Roseb612
Mar 03, 2014 Roseb612 rated it really liked it  ·  review of another edition
Recommended to Roseb612 by: 1001
Na svou dobu (originál vyšel poprvé v roce 1958) to musel být dost skandální román - homosexualita je tam skoro všudypřítomná, byť to není nosné téma románu. Tím je pro mne hledání sebe sama - prakticky všechny postavy jsou neusazené, jejich život je v nějaké přechodné fázi (odněkud kam?). Jediné postavy, které jsou z tohoto dilematu vyňaty, jsou jeptišky - schované za vysokou zdí, neviditelné v kapli, při rozhovoru oddělené mříží - prostě nedosažitelné. Stejně jako se jeví nedosažitelný jejich ...more
Ryan
Aug 21, 2011 Ryan rated it really liked it  ·  review of another edition
Murdoch adeptly conveys the enticing yet frighting challenges of self knowledge and self control. She demonstrates the tricks of traditional novel writing, yet blends in a few of her own techniques as well. For instance, she alternates third-person perspectives among a few main players, yet mixes their voices with the omniscient. This is most notable in the case of young Toby. Murdoch describes his views using his favorite word, rebarbative, while commenting authoritatively on his emotional deve ...more
Antiabecedarian
Apr 11, 2008 Antiabecedarian rated it really liked it  ·  review of another edition
Recommends it for: all ha-ha curious types & friends of high school english teachers
Recommended to Antiabecedarian by: tallulah elvis poodle
Shelves: ha-ha
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Dame Jean Iris Murdoch

Irish-born British writer, university lecturer and prolific and highly professional novelist, Iris Murdoch dealt with everyday ethical or moral issues, sometimes in the light of myths. As a writer, she was a perfectionist who did not allow editors to change her text. Murdoch produced 26 novels in 40 years, the last written while she was suffering from Alzheimer disease.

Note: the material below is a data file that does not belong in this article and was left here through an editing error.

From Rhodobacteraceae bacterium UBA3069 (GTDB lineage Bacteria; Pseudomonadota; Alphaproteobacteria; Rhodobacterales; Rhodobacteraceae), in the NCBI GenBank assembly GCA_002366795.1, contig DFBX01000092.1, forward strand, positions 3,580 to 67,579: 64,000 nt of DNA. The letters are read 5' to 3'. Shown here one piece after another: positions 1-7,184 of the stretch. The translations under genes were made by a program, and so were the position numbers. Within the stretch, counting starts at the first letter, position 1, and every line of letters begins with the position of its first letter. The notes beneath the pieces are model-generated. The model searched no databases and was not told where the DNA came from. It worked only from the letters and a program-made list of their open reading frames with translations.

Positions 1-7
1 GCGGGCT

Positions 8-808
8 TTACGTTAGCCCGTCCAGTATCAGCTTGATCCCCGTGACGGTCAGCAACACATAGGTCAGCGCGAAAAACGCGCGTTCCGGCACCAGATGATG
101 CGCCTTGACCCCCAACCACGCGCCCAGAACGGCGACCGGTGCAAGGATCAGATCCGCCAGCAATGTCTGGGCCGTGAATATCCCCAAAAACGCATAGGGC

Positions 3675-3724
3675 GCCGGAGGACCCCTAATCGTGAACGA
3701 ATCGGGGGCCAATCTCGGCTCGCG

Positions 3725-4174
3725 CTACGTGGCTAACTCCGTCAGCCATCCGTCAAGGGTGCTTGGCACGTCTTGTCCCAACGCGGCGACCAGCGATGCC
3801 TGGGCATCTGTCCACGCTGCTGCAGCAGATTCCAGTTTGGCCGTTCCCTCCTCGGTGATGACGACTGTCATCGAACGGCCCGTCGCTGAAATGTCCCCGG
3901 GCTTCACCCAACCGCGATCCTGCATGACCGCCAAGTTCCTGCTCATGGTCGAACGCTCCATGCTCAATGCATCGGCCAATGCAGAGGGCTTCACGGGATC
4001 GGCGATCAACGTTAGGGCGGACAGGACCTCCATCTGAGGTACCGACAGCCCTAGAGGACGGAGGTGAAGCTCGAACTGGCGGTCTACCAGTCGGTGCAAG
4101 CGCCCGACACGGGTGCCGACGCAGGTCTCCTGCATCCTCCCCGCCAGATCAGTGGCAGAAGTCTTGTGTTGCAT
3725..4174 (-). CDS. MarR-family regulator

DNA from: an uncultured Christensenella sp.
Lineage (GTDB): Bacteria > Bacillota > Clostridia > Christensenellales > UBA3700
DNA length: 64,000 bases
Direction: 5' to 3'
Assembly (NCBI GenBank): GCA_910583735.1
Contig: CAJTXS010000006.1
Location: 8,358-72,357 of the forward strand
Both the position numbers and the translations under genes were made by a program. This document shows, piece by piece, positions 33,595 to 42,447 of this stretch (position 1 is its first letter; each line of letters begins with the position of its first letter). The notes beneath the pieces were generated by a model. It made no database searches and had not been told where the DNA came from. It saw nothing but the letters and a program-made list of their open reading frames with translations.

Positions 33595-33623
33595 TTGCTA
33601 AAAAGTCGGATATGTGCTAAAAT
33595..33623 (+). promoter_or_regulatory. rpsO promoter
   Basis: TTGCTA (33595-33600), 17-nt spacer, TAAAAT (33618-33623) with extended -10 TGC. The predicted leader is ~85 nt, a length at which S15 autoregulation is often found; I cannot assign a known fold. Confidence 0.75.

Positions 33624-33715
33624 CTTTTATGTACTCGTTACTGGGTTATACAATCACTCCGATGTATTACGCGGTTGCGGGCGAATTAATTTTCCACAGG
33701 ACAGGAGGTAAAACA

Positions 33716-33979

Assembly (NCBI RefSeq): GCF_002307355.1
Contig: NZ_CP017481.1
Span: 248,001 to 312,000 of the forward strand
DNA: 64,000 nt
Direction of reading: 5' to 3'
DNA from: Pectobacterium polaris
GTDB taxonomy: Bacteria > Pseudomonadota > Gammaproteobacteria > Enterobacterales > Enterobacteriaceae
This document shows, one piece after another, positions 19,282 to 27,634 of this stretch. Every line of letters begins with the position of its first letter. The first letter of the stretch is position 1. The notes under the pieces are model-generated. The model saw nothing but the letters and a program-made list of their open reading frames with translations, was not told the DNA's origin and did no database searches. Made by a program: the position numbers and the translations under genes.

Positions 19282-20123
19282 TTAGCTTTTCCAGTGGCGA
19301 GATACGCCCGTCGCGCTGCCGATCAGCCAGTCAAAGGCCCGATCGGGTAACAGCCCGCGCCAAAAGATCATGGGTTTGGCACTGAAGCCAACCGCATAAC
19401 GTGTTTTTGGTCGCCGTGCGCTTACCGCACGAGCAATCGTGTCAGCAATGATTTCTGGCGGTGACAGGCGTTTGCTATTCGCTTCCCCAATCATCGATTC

"She w
...more
More about Iris Murdoch...

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“I know how much you grieve over those who are under your care: those you try to help and fail, those you cannot help. Have faith in God and remember that He will is His own way and in His own time complete what we so poorly attempt. Often we do not achieve for others the good that we intend but achieve something, something that goes on from our effort. Good is an overflow. Where we generously and sincerely intend it, we are engaged in a work of creation which may be mysterious even to ourselves - and because it is mysterious we may be afraid of it. But this should not make us draw back. God can always show us, if we will, a higher and a better way; and we can only learn to love by loving. Remember that all our failures are ultimately failures in love. Imperfect love must not be condemned and rejected but made perfect. The way is always forward, never back.” 96 likes
“Those who hope, by retiring from the world, to earn a holiday from human frailty, in themselves and others, are usually disappointed.” 47 likes